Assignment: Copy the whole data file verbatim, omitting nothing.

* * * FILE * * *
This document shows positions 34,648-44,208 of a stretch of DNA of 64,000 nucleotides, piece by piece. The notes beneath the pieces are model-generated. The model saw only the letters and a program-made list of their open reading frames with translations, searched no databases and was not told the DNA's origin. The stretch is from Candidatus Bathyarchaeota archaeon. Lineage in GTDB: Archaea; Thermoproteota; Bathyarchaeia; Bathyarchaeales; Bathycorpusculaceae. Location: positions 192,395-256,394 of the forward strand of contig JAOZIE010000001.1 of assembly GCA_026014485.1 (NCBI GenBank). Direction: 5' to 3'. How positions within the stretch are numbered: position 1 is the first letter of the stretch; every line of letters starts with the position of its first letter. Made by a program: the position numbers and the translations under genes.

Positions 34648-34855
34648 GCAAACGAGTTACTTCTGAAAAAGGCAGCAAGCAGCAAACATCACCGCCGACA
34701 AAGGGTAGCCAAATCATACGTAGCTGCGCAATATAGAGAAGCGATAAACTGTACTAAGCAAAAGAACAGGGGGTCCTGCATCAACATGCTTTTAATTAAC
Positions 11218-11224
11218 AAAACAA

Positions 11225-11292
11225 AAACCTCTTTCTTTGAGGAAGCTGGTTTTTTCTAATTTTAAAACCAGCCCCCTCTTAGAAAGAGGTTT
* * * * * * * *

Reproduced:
This document shows positions 34,648-44,208 of a stretch of DNA of 64,000 nucleotides, piece by piece. The notes beneath the pieces are model-generated. The model saw only the letters and a program-made list of their open reading frames with translations, searched no databases and was not told the DNA's origin. The stretch is from Candidatus Bathyarchaeota archaeon. Lineage in GTDB: Archaea; Thermoproteota; Bathyarchaeia; Bathyarchaeales; Bathycorpusculaceae. Location: positions 192,395-256,394 of the forward strand of contig JAOZIE010000001.1 of assembly GCA_026014485.1 (NCBI GenBank). Direction: 5' to 3'. How positions within the stretch are numbered: position 1 is the first letter of the stretch; every line of letters starts with the position of its first letter. Made by a program: the position numbers and the translations under genes.

Positions 34648-34855
34648 GCAAACGAGTTACTTCTGAAAAAGGCAGCAAGCAGCAAACATCACCGCCGACA
34701 AAGGGTAGCCAAATCATACGTAGCTGCGCAATATAGAGAAGCGATAAACTGTACTAAGCAAAAGAACAGGGGGTCCTGCATCAACATGCTTTTAATTAAC
Positions 11218-11224
11218 AAAACAA

Positions 11225-11292
11225 AAACCTCTTTCTTTGAGGAAGCTGGTTTTTTCTAATTTTAAAACCAGCCCCCTCTTAGAAAGAGGTTT